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Joseph des Vinandy-Windsor

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Joseph Bartholomeus des Vinandy-Windsor, Prince of Davignon.

Joseph Bartholomeus des Vinandy-Windsor, also known as Joseph B. Windsor (1611–1713) was a Batavian, politician and nobleman who joined the Ultraroyalist cause, acted as Royal Representative. As Prince of Davignon (earlier: Duke of Davignon), his heritage could be traced back to both the noble family line of the House of Vinandy-Windsor‎, who once ruled the ancient Duchy and is also one of the descendants of Queen Fränzi-Ferdinanda. His younger brother, Nicholas, was Duke of the independent Duchy of Leylstadt.

After the defeat of his party in 1668 AN after a long period of stagnation and corruption under the Stadtholdership of his fellow party member, August Baerdemans, Joseph joined the Vinandist faction within his party. He was elected president of the Ultraroyalists and started cooperating with the Conservatives, who now formed the new cabinet. While the relations between the party and crown were amicable, several members started to blame the king and conservatives of narcissism and authoritarianism. The party became increasingly hostile towards the government which, in their eyes was aligning itself too much with the Natopian-Shirerithian pact.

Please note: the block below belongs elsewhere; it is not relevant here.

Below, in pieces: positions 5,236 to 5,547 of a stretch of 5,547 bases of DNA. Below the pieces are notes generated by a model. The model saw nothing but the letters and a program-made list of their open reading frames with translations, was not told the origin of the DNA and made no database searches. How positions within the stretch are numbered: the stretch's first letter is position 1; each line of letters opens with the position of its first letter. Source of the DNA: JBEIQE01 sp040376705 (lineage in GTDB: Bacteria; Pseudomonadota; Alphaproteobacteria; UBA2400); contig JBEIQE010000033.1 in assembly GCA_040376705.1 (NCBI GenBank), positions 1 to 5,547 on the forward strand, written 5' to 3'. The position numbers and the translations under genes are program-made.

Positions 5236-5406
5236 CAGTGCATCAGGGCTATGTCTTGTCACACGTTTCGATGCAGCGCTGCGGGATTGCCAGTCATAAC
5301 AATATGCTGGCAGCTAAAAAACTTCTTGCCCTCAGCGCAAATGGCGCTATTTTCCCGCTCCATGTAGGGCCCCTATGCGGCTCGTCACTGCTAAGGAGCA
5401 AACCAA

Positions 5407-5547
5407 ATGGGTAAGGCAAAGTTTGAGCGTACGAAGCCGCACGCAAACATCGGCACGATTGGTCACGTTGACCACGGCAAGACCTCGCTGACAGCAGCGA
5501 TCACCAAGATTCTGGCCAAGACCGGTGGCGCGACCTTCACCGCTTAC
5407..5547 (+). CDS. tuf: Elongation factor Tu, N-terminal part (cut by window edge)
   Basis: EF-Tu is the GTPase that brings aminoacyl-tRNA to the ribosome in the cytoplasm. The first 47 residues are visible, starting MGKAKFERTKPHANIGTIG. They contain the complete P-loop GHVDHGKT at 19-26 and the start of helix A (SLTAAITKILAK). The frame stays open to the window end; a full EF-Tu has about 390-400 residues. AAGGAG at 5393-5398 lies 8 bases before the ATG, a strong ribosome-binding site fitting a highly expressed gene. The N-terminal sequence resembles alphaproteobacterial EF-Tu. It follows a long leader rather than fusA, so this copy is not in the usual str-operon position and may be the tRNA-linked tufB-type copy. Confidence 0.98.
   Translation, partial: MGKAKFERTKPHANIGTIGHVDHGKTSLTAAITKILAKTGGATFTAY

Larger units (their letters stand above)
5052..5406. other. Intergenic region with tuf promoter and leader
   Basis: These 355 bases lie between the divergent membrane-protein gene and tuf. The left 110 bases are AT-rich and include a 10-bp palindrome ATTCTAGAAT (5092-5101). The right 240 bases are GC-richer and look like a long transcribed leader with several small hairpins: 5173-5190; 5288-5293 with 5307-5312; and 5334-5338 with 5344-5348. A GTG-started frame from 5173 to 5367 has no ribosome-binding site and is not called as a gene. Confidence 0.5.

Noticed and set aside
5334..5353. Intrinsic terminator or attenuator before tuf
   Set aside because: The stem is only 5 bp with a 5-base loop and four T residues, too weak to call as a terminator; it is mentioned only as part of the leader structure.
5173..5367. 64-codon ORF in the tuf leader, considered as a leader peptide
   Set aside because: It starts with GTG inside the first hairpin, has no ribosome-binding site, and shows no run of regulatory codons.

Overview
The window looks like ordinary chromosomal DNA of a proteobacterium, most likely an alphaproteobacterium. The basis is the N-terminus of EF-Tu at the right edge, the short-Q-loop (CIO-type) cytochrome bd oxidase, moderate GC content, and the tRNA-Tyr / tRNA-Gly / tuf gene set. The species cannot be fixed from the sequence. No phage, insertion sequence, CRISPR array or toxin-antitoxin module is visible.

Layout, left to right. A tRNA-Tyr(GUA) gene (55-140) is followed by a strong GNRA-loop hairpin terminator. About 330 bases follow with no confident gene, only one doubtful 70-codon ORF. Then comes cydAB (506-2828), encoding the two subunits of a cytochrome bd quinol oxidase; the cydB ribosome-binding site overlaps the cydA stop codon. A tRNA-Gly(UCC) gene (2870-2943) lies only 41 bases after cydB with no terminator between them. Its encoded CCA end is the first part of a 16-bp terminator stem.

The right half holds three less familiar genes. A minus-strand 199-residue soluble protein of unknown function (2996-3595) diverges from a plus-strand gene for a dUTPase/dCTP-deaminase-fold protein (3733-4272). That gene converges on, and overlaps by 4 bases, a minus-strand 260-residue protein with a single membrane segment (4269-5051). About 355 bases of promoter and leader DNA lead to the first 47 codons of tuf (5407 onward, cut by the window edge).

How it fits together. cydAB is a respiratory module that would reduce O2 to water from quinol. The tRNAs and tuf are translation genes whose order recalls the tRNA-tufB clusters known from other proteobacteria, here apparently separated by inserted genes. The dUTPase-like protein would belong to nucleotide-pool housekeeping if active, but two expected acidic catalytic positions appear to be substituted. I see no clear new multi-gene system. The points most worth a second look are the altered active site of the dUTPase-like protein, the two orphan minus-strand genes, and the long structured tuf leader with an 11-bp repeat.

Eventually, Joseph had a falling out with the King and his government after the Lagerhuis elections of 1672, in which a part of the population had been unable to cast their votes. The Ultraroyalists were pushed out of the Lagerhuis, and an attempt by the conservatives to satisfy the Ultraroyalists by granting them two seats backfired: the party felt offended and proclaimed that no members would actively participate in the administration until new elections were called. These actions (or lack of action) led in turn to increased instability and countermoves from the administration. A constitutional change took away Josephs stewardship, leading to a further low point in the relations between Crown and party.

The lack of having a heir made him and a large part of the Windsorists support the Kalirionist claimant, David Ayreon-Kalirion, for the Batavian crown in 1664 AN. The birth of a twin in 1673 AN solved this issue and strengthened the position of the Windsorists among the nobility.

In 1709, at the age of 98, he was designated Prime Minister of Batavia, a position he held until he died in 1713. He was succeeded as prime minister by his protégé, Louis Thuylemans.